By Suzanne Bowness

Since 2011, Eddie Villarta has been a Carleton University employee, working in the Information Technology Services (ITS) Department as a network services manager. Now he’s also a graduate, with a Master of Engineering in Technology Innovation Management.

Villarta’s journey to Carleton and through graduate school had their challenges and rewards. Immigrating from the Philippines in 2004, Villarta always wanted to tackle a master’s degree, but with a busy life that included full-time work, family life (a wife and two sons now aged 14 and 22) and volunteer commitments, the idea stayed on the back burner. But in 2016, attending a TED talk sparked inspiration to enrol as a part-time student.

Partway through his first term, Villarta faced a new challenge when his father became ill with cancer back in the Philippines. Villarta went home a couple of times (his father eventually passed away) and says he’s grateful his professors gave him extensions and support.

A headshot of Eddie Villarta against a plain white background.

Eddie Villarta

“My professors would email while I was in the Philippines saying: ‘Don’t even think about your studies right now or anything besides your dad.’ I really appreciated that, they were very understanding,” he says, adding that his boss Bruce Clemmer has also been very supportive.

Now that he’s finished his degree, Villarta is putting it to use right away. He is creating a cybersecurity startup with some friends and he’s also teaching a course on software design at Carleton’s School of Information Technology.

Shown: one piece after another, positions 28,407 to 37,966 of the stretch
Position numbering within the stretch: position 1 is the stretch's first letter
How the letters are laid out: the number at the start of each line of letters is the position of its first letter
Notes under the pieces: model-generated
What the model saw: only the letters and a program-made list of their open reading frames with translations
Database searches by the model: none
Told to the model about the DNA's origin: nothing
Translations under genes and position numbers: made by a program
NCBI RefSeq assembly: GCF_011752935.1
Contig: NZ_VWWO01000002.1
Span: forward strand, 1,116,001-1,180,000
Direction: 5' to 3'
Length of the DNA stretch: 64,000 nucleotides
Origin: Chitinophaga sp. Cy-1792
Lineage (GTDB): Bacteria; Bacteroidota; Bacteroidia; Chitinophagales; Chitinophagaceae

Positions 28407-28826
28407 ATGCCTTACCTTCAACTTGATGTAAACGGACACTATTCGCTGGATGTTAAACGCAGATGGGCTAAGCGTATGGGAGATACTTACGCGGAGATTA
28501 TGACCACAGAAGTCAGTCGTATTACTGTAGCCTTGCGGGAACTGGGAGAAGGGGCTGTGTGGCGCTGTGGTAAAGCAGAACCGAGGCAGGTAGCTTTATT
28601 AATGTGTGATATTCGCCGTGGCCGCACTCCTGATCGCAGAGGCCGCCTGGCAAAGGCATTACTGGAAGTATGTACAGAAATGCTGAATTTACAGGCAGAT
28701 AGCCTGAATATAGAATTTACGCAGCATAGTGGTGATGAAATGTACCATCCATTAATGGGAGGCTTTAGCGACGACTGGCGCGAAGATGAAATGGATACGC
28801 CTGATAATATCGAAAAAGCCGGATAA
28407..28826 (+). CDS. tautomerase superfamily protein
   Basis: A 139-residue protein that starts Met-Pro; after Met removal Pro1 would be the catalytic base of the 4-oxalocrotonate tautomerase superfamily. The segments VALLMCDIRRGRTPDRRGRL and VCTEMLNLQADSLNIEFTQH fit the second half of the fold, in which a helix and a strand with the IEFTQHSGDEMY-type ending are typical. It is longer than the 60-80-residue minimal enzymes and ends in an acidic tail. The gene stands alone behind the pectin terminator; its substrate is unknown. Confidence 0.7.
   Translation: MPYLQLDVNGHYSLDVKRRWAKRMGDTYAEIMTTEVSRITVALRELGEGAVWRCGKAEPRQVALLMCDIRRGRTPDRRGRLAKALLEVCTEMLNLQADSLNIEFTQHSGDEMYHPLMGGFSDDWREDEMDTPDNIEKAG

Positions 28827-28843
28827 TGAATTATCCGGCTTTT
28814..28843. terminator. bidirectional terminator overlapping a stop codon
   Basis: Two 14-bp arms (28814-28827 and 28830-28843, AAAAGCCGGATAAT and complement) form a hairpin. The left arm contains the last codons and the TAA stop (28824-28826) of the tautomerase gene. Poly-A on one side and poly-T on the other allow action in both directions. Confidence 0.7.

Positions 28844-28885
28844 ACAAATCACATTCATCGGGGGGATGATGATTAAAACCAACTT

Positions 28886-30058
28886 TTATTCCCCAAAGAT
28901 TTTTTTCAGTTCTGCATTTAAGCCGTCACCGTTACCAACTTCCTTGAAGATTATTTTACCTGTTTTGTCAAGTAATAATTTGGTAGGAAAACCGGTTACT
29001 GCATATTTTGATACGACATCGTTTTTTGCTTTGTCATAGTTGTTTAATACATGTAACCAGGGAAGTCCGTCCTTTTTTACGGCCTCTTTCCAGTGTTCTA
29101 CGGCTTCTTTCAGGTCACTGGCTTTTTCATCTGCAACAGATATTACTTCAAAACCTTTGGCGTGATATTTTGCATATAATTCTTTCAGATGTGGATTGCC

“Completing my master’s degree gave me the confidence to ask about opportunities and start teaching,” he says.

Villarta also made several friends in the program and says the return to the classroom refreshed his big-picture thinking about his field and he’s looking forward to developing transformational network technology innovation at Carleton.

“Work is very task driven, but as a student you get to analyze more and your professors give you new ideas and perspectives,” says Villarta, adding that he gained insights from international students he had as classmates.

Villarta says his advice for others embarking on part-time studies includes being careful with time management (he gave up some of his volunteer work to take on the program) and prioritizing schoolwork. And just to keep going.

“Be very determined because it’s not an easy thing to do. Never give up.’’

Thursday, November 7, 2019 in
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